Dorrell Merritt, a friend of Arran Gregory (the dude who designed the little birdies on this site) got in touch recently to ask me to consider a review of his graduate photography project. Weep Not By Day is a display of, as Dorrell describes it, “the power of night and an insight into dolefulness in female youth, set within the busy, lonely and unforgiving urban landscape of London.”
I liked his photos, so I agreed to interview him. I proceeded to harangue him on his choice of imagery, hoping to engage in a healthy debate about the portrayal of women in popular culture (i’m mad for girl talk). Sorry Dorrell.
Luckily he gave me some interesting answers and because I was feeling nice I chose to not to drill him about certain of them, like “we all enjoy to be voyeurs towards female subjects”.
Aside from everything else, the photos are damn good. They resonate with a captured sadness that is testament to the protagonists and the photographer. You can truly feel the hollow, lingering depression of being in a big city, surrounded by people and feeling like you’re on your own.
They also portray someone seeing these women’s dejection – another commuter or passerby, who might be wondering why the woman in each photo is so distant – and I think the women know someone can see them and that they are wondering. I have experienced both sides of the coin as i’m sure we all have.
Dorrell, and his ‘we‘ – which I assume means ‘men’ – are voyeurs. He says “we have been conditioned to feel a higher level of empathy towards female subjects”, but also that “on the other hand I think we all enjoy to be voyeurs towards female subjects to some extent”. [my emphasis]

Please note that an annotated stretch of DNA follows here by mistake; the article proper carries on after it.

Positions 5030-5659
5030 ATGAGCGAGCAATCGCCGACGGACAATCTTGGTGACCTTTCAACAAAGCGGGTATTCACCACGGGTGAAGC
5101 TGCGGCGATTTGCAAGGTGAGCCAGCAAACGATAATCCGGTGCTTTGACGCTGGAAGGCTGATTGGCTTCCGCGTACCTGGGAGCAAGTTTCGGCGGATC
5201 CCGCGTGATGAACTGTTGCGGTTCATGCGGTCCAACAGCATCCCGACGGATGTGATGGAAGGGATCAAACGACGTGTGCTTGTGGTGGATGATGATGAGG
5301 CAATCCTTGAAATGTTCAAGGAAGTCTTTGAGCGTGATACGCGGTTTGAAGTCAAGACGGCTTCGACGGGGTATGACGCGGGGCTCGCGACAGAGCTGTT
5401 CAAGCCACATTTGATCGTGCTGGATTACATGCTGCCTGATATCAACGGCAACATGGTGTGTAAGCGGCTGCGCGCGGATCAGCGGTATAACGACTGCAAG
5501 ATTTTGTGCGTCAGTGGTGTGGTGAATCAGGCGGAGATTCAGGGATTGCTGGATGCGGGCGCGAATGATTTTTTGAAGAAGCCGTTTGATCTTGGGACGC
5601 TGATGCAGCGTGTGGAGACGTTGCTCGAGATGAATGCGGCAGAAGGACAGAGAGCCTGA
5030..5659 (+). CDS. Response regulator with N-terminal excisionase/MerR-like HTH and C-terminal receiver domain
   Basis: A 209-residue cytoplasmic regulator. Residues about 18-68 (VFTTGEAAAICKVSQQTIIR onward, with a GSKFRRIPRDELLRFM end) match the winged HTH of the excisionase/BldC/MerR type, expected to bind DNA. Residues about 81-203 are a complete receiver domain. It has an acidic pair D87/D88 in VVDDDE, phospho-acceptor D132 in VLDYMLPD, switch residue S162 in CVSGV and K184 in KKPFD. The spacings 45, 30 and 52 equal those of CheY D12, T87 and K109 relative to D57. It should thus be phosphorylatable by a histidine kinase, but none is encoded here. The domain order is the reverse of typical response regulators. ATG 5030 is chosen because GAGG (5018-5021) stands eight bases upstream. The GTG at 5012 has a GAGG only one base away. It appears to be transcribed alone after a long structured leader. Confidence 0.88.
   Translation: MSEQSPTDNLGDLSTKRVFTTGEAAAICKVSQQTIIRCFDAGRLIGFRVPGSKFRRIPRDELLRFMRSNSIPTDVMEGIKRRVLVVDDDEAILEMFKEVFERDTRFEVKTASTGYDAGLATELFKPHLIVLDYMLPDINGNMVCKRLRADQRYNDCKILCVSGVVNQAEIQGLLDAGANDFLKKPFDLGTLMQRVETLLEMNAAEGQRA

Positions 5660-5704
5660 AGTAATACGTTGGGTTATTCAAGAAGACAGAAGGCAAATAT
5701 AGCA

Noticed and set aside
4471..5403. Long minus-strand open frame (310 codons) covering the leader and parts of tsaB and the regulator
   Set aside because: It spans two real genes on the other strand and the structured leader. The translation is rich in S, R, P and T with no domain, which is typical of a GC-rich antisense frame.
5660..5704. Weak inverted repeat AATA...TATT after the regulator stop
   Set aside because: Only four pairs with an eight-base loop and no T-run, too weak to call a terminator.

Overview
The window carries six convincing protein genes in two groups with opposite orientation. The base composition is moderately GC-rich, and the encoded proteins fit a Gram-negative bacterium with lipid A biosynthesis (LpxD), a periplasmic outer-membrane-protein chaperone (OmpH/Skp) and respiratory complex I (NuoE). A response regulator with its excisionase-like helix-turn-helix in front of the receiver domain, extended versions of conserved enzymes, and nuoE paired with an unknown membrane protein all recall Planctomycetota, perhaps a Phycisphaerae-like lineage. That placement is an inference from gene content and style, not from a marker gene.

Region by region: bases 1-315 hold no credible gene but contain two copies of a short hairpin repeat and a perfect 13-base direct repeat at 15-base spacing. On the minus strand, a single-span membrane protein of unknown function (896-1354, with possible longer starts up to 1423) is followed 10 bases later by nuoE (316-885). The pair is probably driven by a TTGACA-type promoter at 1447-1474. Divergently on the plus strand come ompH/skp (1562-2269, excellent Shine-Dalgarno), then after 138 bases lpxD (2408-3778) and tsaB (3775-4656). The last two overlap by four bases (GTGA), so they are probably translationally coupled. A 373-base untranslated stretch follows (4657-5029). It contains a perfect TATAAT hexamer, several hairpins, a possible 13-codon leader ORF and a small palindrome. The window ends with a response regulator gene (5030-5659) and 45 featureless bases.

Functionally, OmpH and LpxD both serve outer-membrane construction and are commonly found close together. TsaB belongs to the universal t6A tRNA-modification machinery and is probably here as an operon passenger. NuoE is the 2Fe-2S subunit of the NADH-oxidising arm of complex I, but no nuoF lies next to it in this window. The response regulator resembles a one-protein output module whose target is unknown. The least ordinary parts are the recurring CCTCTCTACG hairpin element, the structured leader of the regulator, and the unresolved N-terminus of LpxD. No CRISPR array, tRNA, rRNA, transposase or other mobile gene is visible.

But can you “tell the woman’s story”, as Dorrell says he wants to do, and ‘be a voyeur’? I don’t think so. Either you can connect with them emotionally in understanding their sadness, or you are watching them as a distant subject. But perhaps I don’t identify myself as the voyeur because I identify with them, and seeing these women on my imagined journey feels coincidental and fleeting. As the viewer I don’t feel like i’m following these women to spectate. But do I feel natural empathy with them and a connection with their melancholy because I am too a woman?
Dorrell has done well to capture what he calls the ‘power of the night’. Melancholy holds its own in the night and this plays a part in the potency of the imagery. He told me that he thinks night has “an ambiguous presence; it can console us, make us more relaxed, more thoughtful, more creative, but also anxious.”
This we crops up again in our interview:
“Women are almost art within themselves, really. If we go as far back as 16th century art, and look at Jupiter and Io by Antonio Da Correggio, and skip to the present day; Death of Coletti by Tom Hunter, there is a technique which has survived 500 years: the use of women as a key emotional-narrational tool.
“We are so used to seeing it, we sometimes don’t even realise it. It is ingrained within us. I think there are a number of reasons for this historically and socially but regardless, we take great pride in observing women. We are fascinated.”
Women are tools in Dorrell’s art, to apply a feeling, or be applied. There are many issues here; the idolatrous worship of women as art forms is a component of a society that doesn’t view women on an equal footing. Women are to be admired, on a pedestal. It really is no advancement on viewing women as less than men.
Dorrell has done exceedingly well to capture the souls of his protagonists in his photographs. I just would have liked to have heard about their stories in our interview, rather than just his placing as voyeur.
“Critically”, he says “I guess it could be deemed a bit shortsighted of me as a man, to attempt to tell the stories of young women.” Gender does not define whose right it is to tell another’s story, but i’m not entirely convinced it’s their stories that Dorrell wants to capture.